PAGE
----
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District professionals in STEM careers

Deb Stone:
Love of outdoors led to life’s work

Deb Stone leads the charge against invading marauders lurking in some of Florida’s most scenic places and she couldn’t be happier.

Stone is an Invasive Plant Program Supervisor with the St. Johns River Water Management District. Her crew is responsible for controlling invasive species on approximately 200,000 acres of district-managed lands in all or part of 12 counties and, as she puts it, “we cover a very wide geographic range and a host of invasive species.”

Stone says her decision to follow a career path in a science, technology, engineering and math (STEM) field was a natural outgrowth of her passion for outdoor activities.

“My family did a lot of outdoor activities like camping, hiking and biking, plus I was a Girl Scout through middle school,” she says. “I always loved being in nature and knew I wanted to work in it somehow but wasn’t sure quite how.”

While earning a bachelor of science degree at the University of South Florida, Stone says she became interested in ecology, but it wasn’t until “my rare plant internship at Bok Tower Gardens that I found my true passion and calling in land management. Poor habitat management is one of the biggest threats to threatened and endangered species, second to habitat loss. Finding the best ways to manage habitat, protect these species, restore natural ecosystems and watch them flourish has been my goal ever since.”

Stone, who joined the district in 2014, says there’s no such thing as a typical work day, which is part of the reason she loves her job.

“My days are usually split between office days and field days,” Stone says. “Office days may sometimes center around tasks such as monthly reports and budgets, but there are also neat projects like the new invasive geodatabase I have been designing, or planning large-scale invasive/restoration projects. Field days can mean site visits riding roads and fire lines in a truck or on an ATV, hiking through a swamp, or aerial surveys in a helicopter.”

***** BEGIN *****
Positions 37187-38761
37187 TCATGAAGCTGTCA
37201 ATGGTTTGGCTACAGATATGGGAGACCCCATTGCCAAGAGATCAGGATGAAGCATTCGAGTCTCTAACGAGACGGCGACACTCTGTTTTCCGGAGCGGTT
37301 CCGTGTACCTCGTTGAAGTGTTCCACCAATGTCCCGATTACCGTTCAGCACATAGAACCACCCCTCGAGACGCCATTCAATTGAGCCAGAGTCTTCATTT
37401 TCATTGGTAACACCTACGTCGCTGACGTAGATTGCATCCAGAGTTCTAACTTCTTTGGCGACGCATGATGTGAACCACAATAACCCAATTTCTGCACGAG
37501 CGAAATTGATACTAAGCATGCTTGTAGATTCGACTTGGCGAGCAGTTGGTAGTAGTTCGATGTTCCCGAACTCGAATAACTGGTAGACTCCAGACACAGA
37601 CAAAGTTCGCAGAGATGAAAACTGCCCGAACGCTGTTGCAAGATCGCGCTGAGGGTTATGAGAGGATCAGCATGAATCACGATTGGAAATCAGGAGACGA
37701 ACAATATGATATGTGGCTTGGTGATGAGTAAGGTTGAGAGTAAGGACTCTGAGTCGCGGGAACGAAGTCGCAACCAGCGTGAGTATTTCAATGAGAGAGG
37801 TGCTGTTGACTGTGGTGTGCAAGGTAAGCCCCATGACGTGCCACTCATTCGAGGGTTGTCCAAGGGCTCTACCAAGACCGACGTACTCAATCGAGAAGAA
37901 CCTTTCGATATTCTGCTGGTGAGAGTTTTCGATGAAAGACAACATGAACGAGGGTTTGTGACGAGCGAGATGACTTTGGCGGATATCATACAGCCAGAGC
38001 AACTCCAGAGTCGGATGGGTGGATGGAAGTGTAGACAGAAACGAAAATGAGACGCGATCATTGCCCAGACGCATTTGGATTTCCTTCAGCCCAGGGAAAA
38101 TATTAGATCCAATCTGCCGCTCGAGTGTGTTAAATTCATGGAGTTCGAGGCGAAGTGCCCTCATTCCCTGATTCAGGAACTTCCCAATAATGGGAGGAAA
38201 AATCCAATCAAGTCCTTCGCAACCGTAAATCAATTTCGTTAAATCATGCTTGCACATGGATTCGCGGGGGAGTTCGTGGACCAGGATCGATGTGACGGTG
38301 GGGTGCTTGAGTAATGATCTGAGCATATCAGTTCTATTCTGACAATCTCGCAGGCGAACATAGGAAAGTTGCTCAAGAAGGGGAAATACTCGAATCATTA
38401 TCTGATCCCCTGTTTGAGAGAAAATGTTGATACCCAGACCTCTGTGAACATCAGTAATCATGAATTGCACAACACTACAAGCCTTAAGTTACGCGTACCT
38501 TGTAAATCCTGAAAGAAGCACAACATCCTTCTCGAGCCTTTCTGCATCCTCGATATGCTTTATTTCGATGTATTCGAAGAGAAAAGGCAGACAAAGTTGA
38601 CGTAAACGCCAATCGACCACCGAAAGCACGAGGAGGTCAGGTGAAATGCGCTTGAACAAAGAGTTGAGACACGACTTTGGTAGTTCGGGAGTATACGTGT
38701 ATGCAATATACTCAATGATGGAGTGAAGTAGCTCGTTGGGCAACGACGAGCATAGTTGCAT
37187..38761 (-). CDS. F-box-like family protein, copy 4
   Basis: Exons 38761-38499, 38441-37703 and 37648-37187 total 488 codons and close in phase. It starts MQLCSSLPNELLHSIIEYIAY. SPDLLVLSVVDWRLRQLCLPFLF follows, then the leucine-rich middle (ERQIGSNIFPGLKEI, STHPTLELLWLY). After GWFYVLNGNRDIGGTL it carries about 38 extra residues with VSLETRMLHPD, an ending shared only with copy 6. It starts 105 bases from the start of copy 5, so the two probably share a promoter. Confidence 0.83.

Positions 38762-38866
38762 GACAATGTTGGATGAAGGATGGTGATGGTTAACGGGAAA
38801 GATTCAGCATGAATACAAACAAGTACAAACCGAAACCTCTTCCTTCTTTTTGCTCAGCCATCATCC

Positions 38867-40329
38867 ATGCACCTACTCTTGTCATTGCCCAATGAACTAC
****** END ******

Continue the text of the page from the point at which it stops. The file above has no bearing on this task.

Stone, who is currently working on a master of science degree in forest resources and conservation at the University of Florida, takes pride in her accomplishments at the district. She feels like she’s making a difference in a tangible way.

“Seeing degraded habitat turn into a beautiful natural system is incredibly gratifying,” Stone says. “It can take several years to begin to see the fruits of our labor, but even in just two years at the district I’m already seeing improvement at some of the first projects I had a hand in.”

Stone recommends that young women considering STEM careers get field experience in anything that remotely interests them and find mentors.

“I have had two exceptional mentors in my career,” Stone says. “The first I met while an intern, who inspired me to go into land management and put up with my endless questions. Her knowledge and experience in all things vegetation — rare plants, invasive plants, fire, restoration — was an awesome resource for a newbie. She’s one of my best friends today and is still a mentor. Later in my career, I had a mentor who helped me really hone my focus career-wise and work to prepare me for a larger role where I could have a bigger impact in the Florida landscape. She is still a friend and a colleague as well.”

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St. Johns River Water Management District
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